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The Why2-Atlas system teaches qualitative physics by having students write paragraph-long explanations of simple mechanical phenomena. The tutor uses deep syntactic analysis and abductive theorem proving to convert the student's essay to a proof. The proof formalizes not only what was said, but the likely beliefs behind what was said. This allows the tutor(More)
Developers of intelligent tutoring systems would like to know what human tutors do and which activities are responsible for their success in tutoring. We address these questions by comparing episodes where tutoring does and does not cause learning. Approximately 125 hr of tutorial dialog between expert human tutors and physics students are analyzed to see(More)
Students learn more and gain greater understanding from one-to-one tutoring. The preferred explanation has been that the tutors' pedagogical skills are responsible for the learning gains. Pedagogical skills involve skillful execution of tactics, such as giving explanations and feedback, or selecting the appropriate problems or questions to ask the students.(More)
The goal of the Atlas project is to increase the opportunities for students to construct their own knowledge by conversing (in typed form) with a natural language-based ITS. Our previous research (Freedman et al., 2000; Freedman, 2000; Ros e, 2000) has produced reusable components and tools for facilitating the development of domain speciic tutorial(More)
Although conventional tests are often used for determining a student's overall competence, they are seldom used for determining a fine-grained model. However, this problem does arise occasionally, such as when a conventional test is used to initialize the student model of an ITS. Existing psychometric techniques for solving this problem are intractable.(More)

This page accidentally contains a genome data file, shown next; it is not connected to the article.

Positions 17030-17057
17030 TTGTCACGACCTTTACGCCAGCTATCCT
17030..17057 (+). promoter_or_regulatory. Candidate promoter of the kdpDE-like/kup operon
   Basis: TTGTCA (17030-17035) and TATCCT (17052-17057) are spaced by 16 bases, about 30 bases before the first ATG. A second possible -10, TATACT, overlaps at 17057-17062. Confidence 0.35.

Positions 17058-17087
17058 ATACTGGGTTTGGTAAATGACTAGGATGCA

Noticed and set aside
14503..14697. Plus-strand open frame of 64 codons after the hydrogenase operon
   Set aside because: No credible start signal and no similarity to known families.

Face-to-face (FTF) human-human tutoring has ranked among the most effective forms of instruction. However, because computer-mediated (CM) tutoring is becoming increasingly common, it is instructive to evaluate its effectiveness relative to face-to-face tutoring. Does the lack of spoken, face-to-face interaction affect learning gains and motivation? In this(More)
A vital goal of instruction is to enable learners to transfer acquired knowledge to appropriate future situations. For elementary school children in middle-high-SES schools, " explicit " instruction on the Control of Variables Strategy (CVS) has proven to be very effective at promoting transfer, even after time delays, when administered by human instructors(More)
Many studies have shown benefits associated with engaging students in problem-solving activities prior to administering lessons. These problem-solving activities are assumed to activate relevant knowledge and allow students to develop some initial knowledge structures, which support understanding of the lesson. In this paper we report the results of two(More)